A chronicle of Asian cinemasC. S. Venkiteswaran
C. S. Venkiteswaran
The film magazine, Cinemaya, by any count, was an adventurous attempt. For, when journals even on Indian cinema (which were few and far between) almost invariably proved to be short-lived, it ventured to keep track of the various trends in Asian cinema and promote the best in it — a task considered impossible because of the diversity and complexity of the terrain. If the magazine managed to survive (and thrive) for more than a decade and half (1988-2004), it was due to the commitment, passion, and ingenuity of the people who were behind it — Aruna Vasudev and her team of dedicated cineastes. As Rashmi Doraiswamy, in her introduction puts it, “it [ Cinemaya] was the product of historical circumstance of looking inwards at our own continent.
The information revolution, internet, proliferating festivals, new technologies and digital media that have changed the rules of production and distribution, the aesthetics and reception of cinema, have also necessitated a different kind of writing and focus on cinema. Cinemaya fulfilled a task it had set to perform: of making the cinema of Asia known in all their fine details.” Coincidentally, Cinemaya came into being when Asian cinemas were beginning to make their presence felt, thanks to the national cinemas as well as notable film festivals.
This volume puts together select articles from the magazine and from the five Cinefan catalogues (1999-2003). It painstakingly presents the rich mosaic of film history, auteurs, events, films, and trends in cinema in various parts of the continent. In between are interviews with filmmakers, historians, critics, and curators. This combination gives the book a dual character — that of a historic chronicle and a first person account. The very list of the countries covered is an indication of its breadth. They include: Bangladesh, Cambodia, China, Hong Kong, India, Indonesia, Japan, Lebanon, Malaysia, Mongolia, Myanmar, Pakistan, Singapore, South Korea, the Soviet Union, Sri Lanka, and Vietnam. The book also has sections like ‘Musings' (by critics and filmmakers), ‘Beyond Boundaries' (which looks at the interface between various cinematic cultures within the continent, and that between Asia and the West) and ‘Reflections' (a collection of writings that addresses the question: ‘Is there such a thing as Asian cinema?')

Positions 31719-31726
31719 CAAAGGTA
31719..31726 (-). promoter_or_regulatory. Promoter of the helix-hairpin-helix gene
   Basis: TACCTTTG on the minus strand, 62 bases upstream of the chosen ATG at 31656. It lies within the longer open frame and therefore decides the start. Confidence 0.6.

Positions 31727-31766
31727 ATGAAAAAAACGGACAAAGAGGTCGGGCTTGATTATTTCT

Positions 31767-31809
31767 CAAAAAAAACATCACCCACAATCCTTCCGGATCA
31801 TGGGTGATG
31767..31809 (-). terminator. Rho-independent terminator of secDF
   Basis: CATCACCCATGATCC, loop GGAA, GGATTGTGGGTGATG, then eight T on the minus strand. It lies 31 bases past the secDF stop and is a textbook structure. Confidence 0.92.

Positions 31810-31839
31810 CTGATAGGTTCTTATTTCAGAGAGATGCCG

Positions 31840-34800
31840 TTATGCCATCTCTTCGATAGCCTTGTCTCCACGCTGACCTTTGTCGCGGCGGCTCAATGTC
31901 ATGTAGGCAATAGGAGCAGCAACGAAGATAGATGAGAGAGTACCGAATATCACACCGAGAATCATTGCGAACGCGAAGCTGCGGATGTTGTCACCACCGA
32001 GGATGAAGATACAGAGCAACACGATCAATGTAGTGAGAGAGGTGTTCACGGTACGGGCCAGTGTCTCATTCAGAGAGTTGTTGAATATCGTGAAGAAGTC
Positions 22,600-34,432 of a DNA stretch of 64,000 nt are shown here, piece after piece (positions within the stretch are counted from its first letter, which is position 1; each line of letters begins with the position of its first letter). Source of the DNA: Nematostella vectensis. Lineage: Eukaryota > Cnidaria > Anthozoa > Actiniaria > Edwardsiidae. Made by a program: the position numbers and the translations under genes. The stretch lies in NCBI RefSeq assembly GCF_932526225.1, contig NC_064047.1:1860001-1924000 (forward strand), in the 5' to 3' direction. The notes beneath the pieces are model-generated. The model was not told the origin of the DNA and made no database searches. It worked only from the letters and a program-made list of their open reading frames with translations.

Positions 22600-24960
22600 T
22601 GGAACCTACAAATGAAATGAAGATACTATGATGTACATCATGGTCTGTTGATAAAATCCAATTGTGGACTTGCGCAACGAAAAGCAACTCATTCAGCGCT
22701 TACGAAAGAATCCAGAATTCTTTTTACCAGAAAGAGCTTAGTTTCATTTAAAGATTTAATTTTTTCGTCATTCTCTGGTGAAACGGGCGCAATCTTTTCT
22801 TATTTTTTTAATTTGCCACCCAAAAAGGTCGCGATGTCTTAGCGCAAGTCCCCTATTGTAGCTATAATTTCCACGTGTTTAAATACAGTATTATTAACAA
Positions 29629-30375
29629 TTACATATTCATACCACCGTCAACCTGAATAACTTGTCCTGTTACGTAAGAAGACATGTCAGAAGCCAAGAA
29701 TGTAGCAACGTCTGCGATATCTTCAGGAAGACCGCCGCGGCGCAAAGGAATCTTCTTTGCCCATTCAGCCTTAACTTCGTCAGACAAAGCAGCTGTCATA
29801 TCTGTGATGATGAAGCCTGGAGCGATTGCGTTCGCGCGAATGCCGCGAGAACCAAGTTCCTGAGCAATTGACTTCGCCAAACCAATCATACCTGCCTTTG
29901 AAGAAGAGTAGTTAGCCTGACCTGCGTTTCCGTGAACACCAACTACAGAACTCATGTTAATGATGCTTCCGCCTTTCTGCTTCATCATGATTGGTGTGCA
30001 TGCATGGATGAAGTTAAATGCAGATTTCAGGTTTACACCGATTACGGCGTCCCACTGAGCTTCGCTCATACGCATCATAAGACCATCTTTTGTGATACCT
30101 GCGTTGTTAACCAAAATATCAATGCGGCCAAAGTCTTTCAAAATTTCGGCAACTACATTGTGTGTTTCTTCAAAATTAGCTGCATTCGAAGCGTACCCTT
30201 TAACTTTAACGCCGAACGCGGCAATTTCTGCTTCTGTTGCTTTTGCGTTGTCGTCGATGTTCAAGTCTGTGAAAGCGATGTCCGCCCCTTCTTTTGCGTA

A distinguishing aspect of this volume is that it gives, from a historical perspective, a panoramic view of Asian cinemas in their varied dimensions — aesthetic, industrial, sociological, and technical, besides discussing issues related to censorship and identity. Some of the illustrious personalities and stimulating thinkers of cinema figure in this volume. For instance, the section on Japan has writings by luminaries like Nagisa Oshima, Tadao Sato, Donald Richie and Mark Schilling, and that on India feature Ashis Nandy, Madan Gopal Singh, Partha Chatterjee, Amrit Gangar, P.K. Nair and Ravi Vasudevan, among others.
Interestingly, by way of self-reflection as it were, the very necessity or relevance of a journal like Cinemaya in today's context is discussed and debated. According to Rashmi Doraiswamy and Aruna Vasudev, the very context that necessitated a publication like Cinemaya no longer exists. Doraiswamy says its ‘classical vision' and its ‘enlightenment' projects are “probably no longer relevant in an age when your neighbourhood is the globe itself, and information about every nook and cranny is available at the click of the mouse.” Vasudev argues that Asian cinema “does not need the sort of promotion that was our single-minded determination when we set out…The histories, cultures, societies of the countries and their cinemas are known and documented…”
But many of the observations made and the anxieties expressed by cineastes in the book strongly suggest that such a journal is indeed as much relevant now as it was before. In Ma Ning's view “the usefulness of the concept lies in the definitive and differential values it has acquired in usage.” Obviously, in the global context, regular and meticulous mapping of the art and industry continues to be essential, not only to demarcate the common ground of such a broad identity but also to delineate the differences between and within. While the new context of digital technology seems to offer a lot of ‘information' as far as perspectives are concerned, one still looks forward to journals like Cinemaya for keeping the debate going on a sustained basis and to serve as a document for researchers and film-lovers to access and work upon. The book stands testimony to such an effort.